The Heart of Prajna Paramita Sutra

Feeling, Cognition, Formation, and Conciousness


Feeling, cognition, formation, and consciousness are like emptiness and form.
Again he calls, “Shariputra, pay attention, listen!”
“All dharmas are empty of characteristics,” lacking a nature of their own.
“Not produced, not destroyed,”they silently pervade;
“Not defiled, not pure,” they are separate from corrupting filth;
“They neither increase nor diminish” – enlighten the dark and mysterious middle.
In the pure and deep ultimate silence, all creation is transcended:
A sudden awakening to the original perfect fusion of self and dharmas.


The three kinds of form – complementary, visible form; complementary, invisible form; and non-complementary, invisible form – were explained above. Encompassed by those three general classifications is the further distinction of eleven kinds of form dharma. They are the five perceptual faculties[3] – the eyes, ears, nose, tongue, and body – and in addition, the six objects of perception – sights, sounds, smells, tastes, objects of touch, and dharmas. The five perceptual faculties pair themselves with the six perceptual objects. Taken together they comprise the eleven kinds of form-dharma, which are found within the three more general classifications of form.

To review, all the defiling phenomena in front of your eyes, all that has visible appearance, is complementary, visible form. The four kinds of form-dharma which are complementary and invisible are sounds, smells, tastes, and objects of touch. The “perceptual objects of the mind” – that is, dharmas – are also part of the formdharma and are classified as non-complementary, invisible form.

When you try to look at this kind of form, you see nothing and have no awareness of its presence, yet you know about it in your thoughts. In what sense can a perceptual object of the mind be called a form-dharma? The five perceptual objects which appear before you leave behind shadows in your mind. The shadow, or perceptual objects of the mind – the mind-defilers – are also form, a kind of form which is inside mind-consciousness.

Form itself is emptiness, and feeling, thinking, action, and consciousness are also empty. They are the same as form, which is an object of perception. Where does the form which is an object of perception come from? The pairing of the six forms which are objects of perception with the six perceptual faculties produces the six consciousnesses, in which there arises discrimination of the form.

The specific nature of each of the six perceptual faculties (i.e. the consciousness associated with each) – seeing, hearing, smelling, tasting, feeling, and knowing – is empty. Since the nature is empty and the form is manifest from the nature, form is also empty. In other words, in form there is emptiness. You do not have to leave form to find emptiness.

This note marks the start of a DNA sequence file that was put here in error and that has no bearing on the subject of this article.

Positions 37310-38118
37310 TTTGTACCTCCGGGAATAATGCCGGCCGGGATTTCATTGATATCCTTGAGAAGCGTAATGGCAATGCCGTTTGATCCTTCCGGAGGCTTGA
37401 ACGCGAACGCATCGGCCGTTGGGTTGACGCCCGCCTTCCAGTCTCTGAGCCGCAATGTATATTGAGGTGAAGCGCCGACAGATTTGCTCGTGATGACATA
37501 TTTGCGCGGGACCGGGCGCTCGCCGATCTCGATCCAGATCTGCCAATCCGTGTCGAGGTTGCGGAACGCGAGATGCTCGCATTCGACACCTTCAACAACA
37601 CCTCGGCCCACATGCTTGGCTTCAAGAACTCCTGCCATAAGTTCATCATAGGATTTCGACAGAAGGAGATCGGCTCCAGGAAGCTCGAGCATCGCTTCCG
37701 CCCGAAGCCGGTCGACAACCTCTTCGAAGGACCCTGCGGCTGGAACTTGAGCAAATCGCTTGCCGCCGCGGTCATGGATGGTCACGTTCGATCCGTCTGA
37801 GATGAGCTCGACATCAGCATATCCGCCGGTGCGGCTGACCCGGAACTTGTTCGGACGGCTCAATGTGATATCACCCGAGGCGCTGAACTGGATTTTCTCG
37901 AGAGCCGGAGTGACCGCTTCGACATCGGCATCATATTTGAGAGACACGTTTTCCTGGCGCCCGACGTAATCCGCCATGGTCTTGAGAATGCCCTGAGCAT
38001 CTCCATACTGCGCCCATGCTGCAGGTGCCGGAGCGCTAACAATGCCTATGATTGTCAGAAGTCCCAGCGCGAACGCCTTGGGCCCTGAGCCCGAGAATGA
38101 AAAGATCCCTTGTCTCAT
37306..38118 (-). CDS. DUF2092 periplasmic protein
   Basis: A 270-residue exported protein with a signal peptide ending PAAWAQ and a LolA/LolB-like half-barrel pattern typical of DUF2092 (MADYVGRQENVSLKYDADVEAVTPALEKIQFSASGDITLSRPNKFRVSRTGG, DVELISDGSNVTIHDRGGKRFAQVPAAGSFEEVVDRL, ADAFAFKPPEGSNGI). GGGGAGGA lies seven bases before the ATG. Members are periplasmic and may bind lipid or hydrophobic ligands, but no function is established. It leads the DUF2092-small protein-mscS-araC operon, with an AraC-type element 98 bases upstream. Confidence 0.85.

Now I shall talk about form and the seeing-nature. Which of the two would you say exists first? If form exists first, then how can it manifest when there is no seeing? If you say that seeing exists first, then where does the seeing-nature go when there is no form? So, if there is no form, the seeing-nature has no function.

Therefore, both the seeing-nature and form are fundamentally empty. You should not give rise to a one-sided nature given to attachment and become attached to the idea that existence itself is existence and emptiness itself is emptiness. The original non-duality of emptiness and existence is true emptiness and wonderful existence giving birth to wonderful functioning.

Some people who do not understand the Buddhadharma see emptiness and think that it is certainly empty; they see existence and think that it is certainly existent. Not understanding the principle of the non-duality of emptiness and existence, they seek outside themselves, they look for another head to put on top of the head they already have, and they get caught up in false thinking. When the Buddha spoke the Heart Sutra, he proclaimed the wonderful Dharma, the principle of the non-duality of emptiness and existence.

Feeling, cognition, formation, and consciousness are like emptiness and form. / Again he calls, “Shariputra, pay attention, Explanation of the Meaning of 70 the Text listen!” / “All dharmas are empty of characteristics,” lacking a nature of their own. The five skandhas – form, feeling, cognition, formation, and consciousness – are a general categorization of all dharmas, which can be further divided into the 100 dharmas: eleven form-dharmas (rupa), eight mind-dharmas (citta), fifty-one dharmas belonging to the mind (caitasika), twenty-four noninteracting dharmas (citta viprayukta), and six unconditioned dharmas (asamskrta).

The eleven form-dharmas, which were discussed above, refer to the pairing of the five perceptual faculties with the six perceptual objects. The eight mind-dharmas are these:

1) the eye-consciousness;
2) the ear-consciousness;
3) the nose-consciousness;
4) the tongue-consciousness;
5) the body-consciousness;
6) the mind-consciousness;
7) the defiling mind-consciousness (manas);and
8) the storehouse-consciousness (alaya).

[3] Chinese gen, literarily “roots.

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